Every morning on my ride to school, I pass through a busy intersection of four city streets. Often I am the last car caught by the red light, and I am face to face with a small cardboard sign, covered in black permanent marker. The text is usually something along the lines of “Homeless. Anything can help, God bless.” Reading this, I get nervous. I shift uncomfortably in my seat, as if this person can see right through the steel and glass and painted exterior that separates me from the curb he stands on. Truthfully, this is not all that separates us. A deep cultural divide teaches our children to be afraid of tattered clothing or dirty faces.
As we pull away from the light, I am stung with painful remorse. As I replay the events over and over in my head, I can see the conspicuous and calculated way I tried to avoid the man’s mournful eyes, just in case he should think I wanted to give him something. I think about what I perceive to be my strongest and most valued convictions that my mom and dad have tried to impart upon me my whole life: “to love God with all your heart and to love thy neighbor as thyself.” I have been taught that whenever I give, I also receive, sometimes much more than I give.
Remembering the man’s weathered, dirt-streaked face reminds me of how easily fear makes me forget about these important words I want to live. I question myself and how I could associate fear with an old man. I wonder what in my life has allowed me to perceive myself as inherently better than a homeless man who has nothing but a cardboard sign and whatever it takes to stand on a street corner and ask strangers for change.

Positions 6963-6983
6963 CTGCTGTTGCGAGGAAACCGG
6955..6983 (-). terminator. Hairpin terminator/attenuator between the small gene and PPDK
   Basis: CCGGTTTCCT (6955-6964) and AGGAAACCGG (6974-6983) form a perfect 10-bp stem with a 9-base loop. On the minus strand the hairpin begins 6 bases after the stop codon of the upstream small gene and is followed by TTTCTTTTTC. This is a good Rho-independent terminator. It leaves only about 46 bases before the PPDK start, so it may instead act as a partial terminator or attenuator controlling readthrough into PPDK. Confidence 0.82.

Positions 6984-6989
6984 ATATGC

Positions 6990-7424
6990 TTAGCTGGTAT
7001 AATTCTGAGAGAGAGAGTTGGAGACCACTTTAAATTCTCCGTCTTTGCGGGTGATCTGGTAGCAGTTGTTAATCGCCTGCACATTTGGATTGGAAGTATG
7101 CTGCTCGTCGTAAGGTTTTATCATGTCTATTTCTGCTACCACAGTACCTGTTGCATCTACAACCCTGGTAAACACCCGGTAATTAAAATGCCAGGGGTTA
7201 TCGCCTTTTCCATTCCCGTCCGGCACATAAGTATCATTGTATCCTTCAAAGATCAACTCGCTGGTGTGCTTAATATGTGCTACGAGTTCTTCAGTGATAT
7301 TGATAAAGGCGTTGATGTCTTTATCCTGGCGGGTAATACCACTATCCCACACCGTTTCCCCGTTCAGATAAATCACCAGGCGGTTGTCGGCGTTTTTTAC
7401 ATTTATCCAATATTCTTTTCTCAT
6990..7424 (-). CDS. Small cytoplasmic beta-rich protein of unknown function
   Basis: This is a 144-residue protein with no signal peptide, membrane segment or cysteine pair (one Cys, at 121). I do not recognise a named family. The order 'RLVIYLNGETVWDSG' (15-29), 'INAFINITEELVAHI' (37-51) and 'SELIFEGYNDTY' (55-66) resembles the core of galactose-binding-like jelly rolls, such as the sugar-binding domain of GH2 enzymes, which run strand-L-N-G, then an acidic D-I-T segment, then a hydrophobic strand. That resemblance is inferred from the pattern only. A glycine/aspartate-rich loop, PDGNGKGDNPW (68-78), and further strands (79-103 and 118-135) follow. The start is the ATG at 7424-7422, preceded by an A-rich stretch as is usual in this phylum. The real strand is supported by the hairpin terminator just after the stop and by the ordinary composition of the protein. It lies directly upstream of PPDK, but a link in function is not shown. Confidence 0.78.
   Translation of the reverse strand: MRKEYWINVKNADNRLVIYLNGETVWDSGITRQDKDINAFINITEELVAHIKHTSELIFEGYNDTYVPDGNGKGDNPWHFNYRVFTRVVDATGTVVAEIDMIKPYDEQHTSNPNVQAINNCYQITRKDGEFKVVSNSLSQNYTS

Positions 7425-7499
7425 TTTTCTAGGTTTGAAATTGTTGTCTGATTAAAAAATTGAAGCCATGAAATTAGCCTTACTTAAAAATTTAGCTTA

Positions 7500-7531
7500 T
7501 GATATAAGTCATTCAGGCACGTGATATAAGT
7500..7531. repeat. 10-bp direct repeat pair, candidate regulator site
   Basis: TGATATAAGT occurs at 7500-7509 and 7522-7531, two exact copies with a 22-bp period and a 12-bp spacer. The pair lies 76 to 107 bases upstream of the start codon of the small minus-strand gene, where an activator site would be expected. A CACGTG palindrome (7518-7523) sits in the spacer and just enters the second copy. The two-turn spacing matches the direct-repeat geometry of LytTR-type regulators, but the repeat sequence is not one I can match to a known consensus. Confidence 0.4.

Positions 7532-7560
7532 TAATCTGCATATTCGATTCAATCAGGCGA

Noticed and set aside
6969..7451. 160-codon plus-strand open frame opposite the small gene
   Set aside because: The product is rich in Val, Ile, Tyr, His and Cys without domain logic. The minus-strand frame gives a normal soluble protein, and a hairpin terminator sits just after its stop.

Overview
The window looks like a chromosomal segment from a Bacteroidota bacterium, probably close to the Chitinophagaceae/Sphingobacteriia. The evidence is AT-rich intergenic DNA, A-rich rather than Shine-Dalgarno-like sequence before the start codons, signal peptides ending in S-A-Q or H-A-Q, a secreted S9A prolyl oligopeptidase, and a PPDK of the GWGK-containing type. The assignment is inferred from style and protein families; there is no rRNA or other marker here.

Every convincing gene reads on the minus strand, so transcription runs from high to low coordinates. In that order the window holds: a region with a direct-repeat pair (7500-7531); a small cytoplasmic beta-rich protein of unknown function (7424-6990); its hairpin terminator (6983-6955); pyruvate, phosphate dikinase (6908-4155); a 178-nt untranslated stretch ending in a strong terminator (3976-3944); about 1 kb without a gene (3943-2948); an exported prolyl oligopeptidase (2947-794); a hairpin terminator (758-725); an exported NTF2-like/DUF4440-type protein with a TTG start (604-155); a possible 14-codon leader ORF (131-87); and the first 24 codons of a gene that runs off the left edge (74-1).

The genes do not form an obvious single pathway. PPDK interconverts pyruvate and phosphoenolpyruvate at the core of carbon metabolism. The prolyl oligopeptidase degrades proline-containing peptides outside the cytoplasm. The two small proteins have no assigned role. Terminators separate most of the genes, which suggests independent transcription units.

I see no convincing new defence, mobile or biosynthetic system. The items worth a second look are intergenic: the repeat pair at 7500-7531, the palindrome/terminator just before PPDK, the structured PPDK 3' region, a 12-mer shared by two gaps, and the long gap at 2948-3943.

Thinking of how often I sit at this stoplight obsessing over what a man on the side of the road is thinking about the way I avoid his gaze, I resolve to change. Rather than going through my life confined to a comfort zone isolated from a majority of this world, I vow to live out my belief that everyone in this world is connected. I believe that every person is born of the same worth and that we all deserve the same treatment. When this knowledge and this belief becomes practice, I will have become the person I want to be. I am comforted by my belief that I was put on this Earth with a purpose. My mom once told me that we are not individually responsible for saving the world, and in fact, it is impossible for one person to do so. Nevertheless, we do have a responsibility to work with others to build world community. I believe I must live as if the inherent worth and dignity of every person is equal to my own. I will find my own way to break down barriers.
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